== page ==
Indonesia: Risk Assessment
Country Risk Rating
Business Climate Rating
- Diverse natural resources (agriculture, energy, mining)
- Highly competitive thanks to low labour costs
- Dynamic tourism industry
- Huge internal market
- Strong banking sector
- Sovereign bonds rated “Investment Grade” by the three main rating agencies
- Low investment rate
- Exports of commodities increasingly dependent on Chinese demand
- Infrastructure shortcomings
- Persistent corruption and lack of transparency
- Very extensive archipelago with numerous islands and diverse ethnic groups and religions
- High unemployment and poverty rates sharpening inter-ethnic tensions
Growth Buoyed by Internal Demand
Growth is expected to remain lively in 2018, driven by dynamic internal and external demand. Private consumption (57% of GDP in 2016), the main source of economic growth, is stimulated by a growing population, ever growing urbanization and a rise in per capita GDP enabling the emergence of a middle class. The moderation of inflation, now in the lower tranche of the central bank target of 4±1%, should sustain this private demand. Meanwhile, the infrastructure development program launched by President Widowo’s government in 2016 (225 priority infrastructure projects), as well as recent reforms to simplify administrative procedures, are expected to boost investment (32% of GDP). These reforms, aimed at improving the still poor business climate, have enabled Indonesia to jump 19 places in the Doing Business 2018 Index to occupy 72nd place. However, there is still a long way to go on the path to reform and conclusion of the projects remains uncertain (only 20 projects completed out of 225 in July 2017) for administrative reasons and because of a lack of finance (only half the projects were financed in autumn 2017). In addition, growth will remain constrained by a sluggish mining sector, which is yet to recover, despite the lifting of the ban on exporting unrefined ore in January 2017 (in place since 2014). This is partially explained by unrest at the Grasberg gold and copper mine in Papua. In conflict with the Indonesian government over the terms of a mining license, the US company Freeport faced protests lasting over four months in 2017, then security threats from separatist rebels – 2 police officers killed in autumn 2017 - some of the many factors affecting production.
Finally, exports (19% of GDP) of commodities (oil and gas, palm oil, copra, lignite, and copper), as well as of electrical and IT components, automotives, paper, clothing, and jewelry are dynamic, but are offset by imports to meet internal demand.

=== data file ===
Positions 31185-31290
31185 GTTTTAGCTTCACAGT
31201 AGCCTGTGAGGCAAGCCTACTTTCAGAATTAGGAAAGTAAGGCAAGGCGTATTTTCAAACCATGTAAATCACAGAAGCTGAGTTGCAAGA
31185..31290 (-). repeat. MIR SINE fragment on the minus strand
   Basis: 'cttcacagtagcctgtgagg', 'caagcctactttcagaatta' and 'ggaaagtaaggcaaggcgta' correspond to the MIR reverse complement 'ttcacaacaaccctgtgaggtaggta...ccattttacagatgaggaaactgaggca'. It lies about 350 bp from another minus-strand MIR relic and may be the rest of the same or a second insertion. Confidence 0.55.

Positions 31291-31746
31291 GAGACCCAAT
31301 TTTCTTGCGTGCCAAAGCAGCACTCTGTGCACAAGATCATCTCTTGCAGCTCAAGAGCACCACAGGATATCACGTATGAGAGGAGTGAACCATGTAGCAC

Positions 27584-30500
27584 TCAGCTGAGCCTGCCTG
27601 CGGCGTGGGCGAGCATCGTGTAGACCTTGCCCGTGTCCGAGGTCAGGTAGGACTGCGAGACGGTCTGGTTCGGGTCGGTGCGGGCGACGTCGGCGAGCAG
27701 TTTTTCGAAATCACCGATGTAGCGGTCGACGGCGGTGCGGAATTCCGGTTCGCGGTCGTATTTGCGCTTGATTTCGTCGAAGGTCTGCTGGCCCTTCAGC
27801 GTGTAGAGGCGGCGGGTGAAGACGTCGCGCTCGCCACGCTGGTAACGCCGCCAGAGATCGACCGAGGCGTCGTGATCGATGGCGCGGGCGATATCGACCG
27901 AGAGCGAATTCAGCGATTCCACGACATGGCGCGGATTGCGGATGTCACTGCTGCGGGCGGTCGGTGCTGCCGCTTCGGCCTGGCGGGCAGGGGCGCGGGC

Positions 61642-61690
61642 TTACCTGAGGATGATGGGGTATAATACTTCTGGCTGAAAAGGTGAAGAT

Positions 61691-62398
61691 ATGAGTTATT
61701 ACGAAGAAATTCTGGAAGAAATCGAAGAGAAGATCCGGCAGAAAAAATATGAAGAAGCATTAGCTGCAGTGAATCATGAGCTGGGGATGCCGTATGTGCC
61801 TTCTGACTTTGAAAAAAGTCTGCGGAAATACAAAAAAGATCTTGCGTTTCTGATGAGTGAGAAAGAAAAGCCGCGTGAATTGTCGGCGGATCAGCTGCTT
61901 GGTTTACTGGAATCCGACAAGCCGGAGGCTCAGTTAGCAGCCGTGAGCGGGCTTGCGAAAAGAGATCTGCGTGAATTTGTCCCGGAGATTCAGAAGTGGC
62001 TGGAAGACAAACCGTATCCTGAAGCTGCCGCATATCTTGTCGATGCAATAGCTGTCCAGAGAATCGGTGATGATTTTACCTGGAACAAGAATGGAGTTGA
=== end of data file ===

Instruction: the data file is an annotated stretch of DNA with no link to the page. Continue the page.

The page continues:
Deficits Under Control
Constrained by a constitutional limit of 3% of the annual deficit, the Indonesian government has embarked on tax reforms aimed at controlling expenditure and increasing revenues. Subsidies (particularly on energy) have been cut so as to redirect public spending to infrastructure investments. On the income side, the increase associated with the repatriation of funds following the tax amnesty introduced in 2016 (+3.6% of income between 2015 and 2016) is unlikely to enable the government to achieve its aims. This shortage of income could lead to spending cuts. In this context of a controlled public deficit, the public debt is expected to remain low with interest rates falling after the three main rating agencies raised Indonesia’s credit rating to Investment Grade. From the perspective of the current account, the trade balance shows a surplus (at 1.6% of GDP in 2016), thanks to the lowering of the oil bill, with oil making up 14% of imports in 2016. The balance of services shows a small deficit (-0.8% of GDP) but the main cause of the current account deficit lies in the income deficit (-3.3% of GDP), associated with the repatriation of dividends and debt interest payments. This current account deficit is largely financed by FDI flows (1.7% of GDP) and portfolio investments (2.0% of GDP), allowing the Indonesian Central bank to accumulate reserves. The latter conducts a monetary easing policy as illustrated by the surprise cut in the key rate in August 2017 to stimulate activity. The rupiah remains dependent on the influx of short-term capital, with 39.5% of rupiah-denominated sovereign bonds held abroad.
Joko Widowo Put to the Test by Religious and Ethnic Tensions
In power since 2014, Joko Widowo, known as Jokowi, enjoys great popularity thanks to the economic progress made since the start of his term in office. However, his re-election at the next presidential election in 2019 is not yet assured, due to growing challenge from the opposition candidate, Prabowo Subianto (Gerindra Party), supported by ultra-conservative Muslims. The municipal elections in Jakarta in April 2017 highlighted the country’s worsening religious and ethnic tensions. Basuka Tjahja Purnama (known as Ahok), the candidate supported by Jokowi and from the Chinese Christian population, was accused of blasphemy by the ultra-conservative Muslims, strongly discrediting him in favor of his rival Anis Basedwan, supported by Prabowo Subianto, who ultimately won through. The June 2018 local elections will be a new test for the president in regions accounting for 43% of the total population. Based on local issues, these elections are crucial for the political parties in the run-up to the presidential elections, with support for the “right” candidate determining voters’ future loyalty. Finally, Indonesia’s political landscape is dominated by a hardening anti-terror policy aimed at curtailing the spread of religious fundamentalism in the country.